JOHANNES LEEMANS (The Hague c. 1633 – The Hague 1688)
A Trompe l’Oeil Still Life with a Bird Cage, Birdcalls, and a Powder-Bag
oil on panel
11 ⅜ x 11 ⅝ inches (28.8 x 29.5 cm.)
Private collection, Doorn, The Netherlands
Born into a family notorious for violent behavior, Johannes Leemans seemed destined for a less than ordinary life. His elder brother Anthony (1630-before 1673) fled The Hague after he had stabbed down a man at a kermesse, and Johannes would not prove much of an exception. According to a document dating from 1674, Leemans had murdered an army sergeant, a certain Herman Gorel, nine years previously. According to the artist’s son, named Anthony after his great-grandfather, his grandfather, and his paternal uncle, Leemans was a drinker who regularly turned his son’s house upside down. Fortunately for posterity, Leemans not only knew how to handle weapons, but also how to paint them with astonishing accuracy.
Well known for his trompe l’oeil still lifes with rifles, hunting gear, bird cages, and occasionally dead game, usually depicted against whitewashed walls, Leemans may have received first-hand knowledge as a weapons expert from his grandfather, who is mentioned in the The Hague archives as an armourer. Leemans’s father was active as a wine trader and cloth merchant. Leemans may have taken over his father’s business, for he is mentioned as a wine trader in the archives more often than as a painter. He may have dabbled a bit in real estate as well, for he is mentioned many times in the 1670’s and 1680’s, purchasing a number of houses in The Hague.
Leemans’s brother Anthony, mentioned above, was active as a still life painter working in very much the same vein as Johannes. There may have been a third brother who was a painter as well, since several paintings are known which are signed “H Leemans”; indeed, Johannes had a younger brother named Herman. However, Herman never registered as a member of the painters’ guild, and several early paintings by Johannes are signed with initials J and L connected with a hyphen, which can be easily mistaken for an H.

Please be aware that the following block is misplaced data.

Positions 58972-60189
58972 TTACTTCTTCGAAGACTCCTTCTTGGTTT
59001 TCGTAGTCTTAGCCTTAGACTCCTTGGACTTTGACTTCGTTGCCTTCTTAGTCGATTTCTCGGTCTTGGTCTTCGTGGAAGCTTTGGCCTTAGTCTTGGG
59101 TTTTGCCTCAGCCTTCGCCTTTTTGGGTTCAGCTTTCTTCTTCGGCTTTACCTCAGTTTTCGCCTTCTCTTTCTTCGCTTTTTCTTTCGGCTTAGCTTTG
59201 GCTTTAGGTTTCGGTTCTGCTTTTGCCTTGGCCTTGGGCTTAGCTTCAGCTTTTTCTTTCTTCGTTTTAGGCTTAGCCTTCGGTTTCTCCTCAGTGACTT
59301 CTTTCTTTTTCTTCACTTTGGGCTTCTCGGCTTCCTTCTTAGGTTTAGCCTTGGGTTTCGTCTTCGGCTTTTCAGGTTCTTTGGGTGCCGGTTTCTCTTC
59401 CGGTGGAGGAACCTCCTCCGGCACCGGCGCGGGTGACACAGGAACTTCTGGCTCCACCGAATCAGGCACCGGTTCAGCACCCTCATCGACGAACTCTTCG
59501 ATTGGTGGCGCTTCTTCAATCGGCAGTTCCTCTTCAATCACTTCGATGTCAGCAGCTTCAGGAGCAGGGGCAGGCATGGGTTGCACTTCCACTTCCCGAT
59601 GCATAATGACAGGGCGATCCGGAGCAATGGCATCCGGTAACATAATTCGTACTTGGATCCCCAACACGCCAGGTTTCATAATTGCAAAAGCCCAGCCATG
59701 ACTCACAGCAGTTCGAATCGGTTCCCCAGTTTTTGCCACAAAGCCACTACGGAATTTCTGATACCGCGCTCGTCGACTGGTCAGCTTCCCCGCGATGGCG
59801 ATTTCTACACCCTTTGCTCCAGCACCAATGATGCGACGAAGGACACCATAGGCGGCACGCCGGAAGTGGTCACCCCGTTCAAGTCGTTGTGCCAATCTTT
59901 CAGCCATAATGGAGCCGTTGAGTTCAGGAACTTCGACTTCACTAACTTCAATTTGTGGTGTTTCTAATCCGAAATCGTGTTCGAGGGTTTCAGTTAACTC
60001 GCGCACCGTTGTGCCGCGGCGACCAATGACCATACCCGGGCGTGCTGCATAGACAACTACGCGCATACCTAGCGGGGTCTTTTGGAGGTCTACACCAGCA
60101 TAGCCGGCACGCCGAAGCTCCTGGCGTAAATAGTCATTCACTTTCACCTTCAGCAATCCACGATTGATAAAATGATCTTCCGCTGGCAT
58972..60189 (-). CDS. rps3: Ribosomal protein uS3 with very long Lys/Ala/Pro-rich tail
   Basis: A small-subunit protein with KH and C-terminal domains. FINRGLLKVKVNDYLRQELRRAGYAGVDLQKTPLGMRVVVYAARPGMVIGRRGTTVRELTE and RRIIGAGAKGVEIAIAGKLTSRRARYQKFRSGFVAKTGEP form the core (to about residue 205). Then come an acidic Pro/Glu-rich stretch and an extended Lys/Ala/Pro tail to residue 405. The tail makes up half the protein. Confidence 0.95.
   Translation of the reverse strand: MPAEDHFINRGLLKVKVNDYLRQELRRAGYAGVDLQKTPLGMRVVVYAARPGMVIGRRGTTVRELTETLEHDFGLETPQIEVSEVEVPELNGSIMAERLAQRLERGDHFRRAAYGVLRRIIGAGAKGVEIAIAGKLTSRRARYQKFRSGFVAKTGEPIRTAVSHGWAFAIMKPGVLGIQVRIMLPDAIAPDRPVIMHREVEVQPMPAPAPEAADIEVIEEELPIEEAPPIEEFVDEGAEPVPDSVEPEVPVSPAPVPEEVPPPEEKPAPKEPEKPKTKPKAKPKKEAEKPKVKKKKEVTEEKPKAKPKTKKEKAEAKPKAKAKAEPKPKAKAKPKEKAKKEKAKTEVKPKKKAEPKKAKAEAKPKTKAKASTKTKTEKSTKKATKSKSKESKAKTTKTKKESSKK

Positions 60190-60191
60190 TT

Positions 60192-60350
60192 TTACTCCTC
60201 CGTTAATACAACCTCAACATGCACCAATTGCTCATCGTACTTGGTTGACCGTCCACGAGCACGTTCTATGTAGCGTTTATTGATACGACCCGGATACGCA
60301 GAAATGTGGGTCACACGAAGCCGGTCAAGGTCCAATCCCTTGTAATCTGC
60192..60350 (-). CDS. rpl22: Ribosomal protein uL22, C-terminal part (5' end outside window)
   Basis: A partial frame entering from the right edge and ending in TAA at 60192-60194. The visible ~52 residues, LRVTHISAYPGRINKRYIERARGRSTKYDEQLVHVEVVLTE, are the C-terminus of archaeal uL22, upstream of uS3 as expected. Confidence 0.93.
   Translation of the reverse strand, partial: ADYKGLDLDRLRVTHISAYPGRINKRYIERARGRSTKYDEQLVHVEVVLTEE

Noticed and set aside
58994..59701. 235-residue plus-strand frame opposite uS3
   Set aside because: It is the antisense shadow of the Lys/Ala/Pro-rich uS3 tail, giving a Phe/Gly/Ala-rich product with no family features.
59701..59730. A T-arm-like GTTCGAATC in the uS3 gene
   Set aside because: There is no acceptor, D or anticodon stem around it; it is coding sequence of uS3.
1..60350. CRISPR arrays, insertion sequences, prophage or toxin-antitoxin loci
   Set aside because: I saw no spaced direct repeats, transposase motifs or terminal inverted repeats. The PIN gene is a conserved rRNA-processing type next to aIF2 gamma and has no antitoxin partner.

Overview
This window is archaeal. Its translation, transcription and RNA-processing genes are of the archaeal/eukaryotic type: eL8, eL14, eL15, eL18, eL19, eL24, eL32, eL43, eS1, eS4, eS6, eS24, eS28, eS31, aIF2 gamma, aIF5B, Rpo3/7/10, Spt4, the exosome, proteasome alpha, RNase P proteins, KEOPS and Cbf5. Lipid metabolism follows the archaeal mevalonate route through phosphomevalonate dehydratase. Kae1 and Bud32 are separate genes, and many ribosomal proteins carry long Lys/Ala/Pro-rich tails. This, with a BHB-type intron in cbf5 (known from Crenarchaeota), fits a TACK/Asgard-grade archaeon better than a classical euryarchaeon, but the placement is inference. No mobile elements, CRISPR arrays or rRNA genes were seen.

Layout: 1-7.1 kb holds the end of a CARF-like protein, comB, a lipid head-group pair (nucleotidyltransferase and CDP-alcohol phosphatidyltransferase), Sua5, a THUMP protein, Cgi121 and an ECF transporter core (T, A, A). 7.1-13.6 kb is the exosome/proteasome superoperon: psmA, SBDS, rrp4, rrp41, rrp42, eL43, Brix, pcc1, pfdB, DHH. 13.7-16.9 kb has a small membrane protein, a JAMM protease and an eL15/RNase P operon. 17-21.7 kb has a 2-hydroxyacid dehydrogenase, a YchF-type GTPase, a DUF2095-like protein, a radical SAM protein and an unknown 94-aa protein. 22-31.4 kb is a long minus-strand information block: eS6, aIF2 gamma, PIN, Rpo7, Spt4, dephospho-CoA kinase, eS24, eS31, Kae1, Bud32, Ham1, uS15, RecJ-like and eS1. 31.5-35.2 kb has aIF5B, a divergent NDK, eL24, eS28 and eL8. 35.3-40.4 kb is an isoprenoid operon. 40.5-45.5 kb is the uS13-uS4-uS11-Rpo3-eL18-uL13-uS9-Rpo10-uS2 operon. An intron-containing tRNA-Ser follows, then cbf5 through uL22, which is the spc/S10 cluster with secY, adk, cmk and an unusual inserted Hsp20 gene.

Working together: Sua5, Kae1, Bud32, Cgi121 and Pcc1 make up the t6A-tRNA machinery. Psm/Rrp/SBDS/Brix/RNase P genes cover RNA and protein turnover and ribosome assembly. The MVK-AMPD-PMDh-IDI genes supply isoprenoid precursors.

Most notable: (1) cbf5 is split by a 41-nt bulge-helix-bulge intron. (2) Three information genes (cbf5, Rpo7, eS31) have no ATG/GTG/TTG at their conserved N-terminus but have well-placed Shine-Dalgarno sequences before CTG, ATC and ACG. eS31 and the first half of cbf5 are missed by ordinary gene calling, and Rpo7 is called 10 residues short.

Dated works by Johannes are known from the period 1664-1684. Most of his works are on a large format, usually 30 by 40 inches or bigger, and often follow the same compositional scheme: a bird cage in the center, a powder-bag below, bird-whistles to the left and right, flanked by bird-caps, powder-horns, trumpets and other paraphernalia, and a rifle over the bird-cage. Rather more unusual are his few small-scale compositions, such as the present painting, which are painted in a more subtle technique, with delicate light effects and gentle, subdued colors. Even though his oeuvre shows little change throughout the decades, it should be noted that Leemans rarely repeated the exact same compositional elements. Especially his rifles show a high degree of variation, and form a valuable source for weapons’ historians.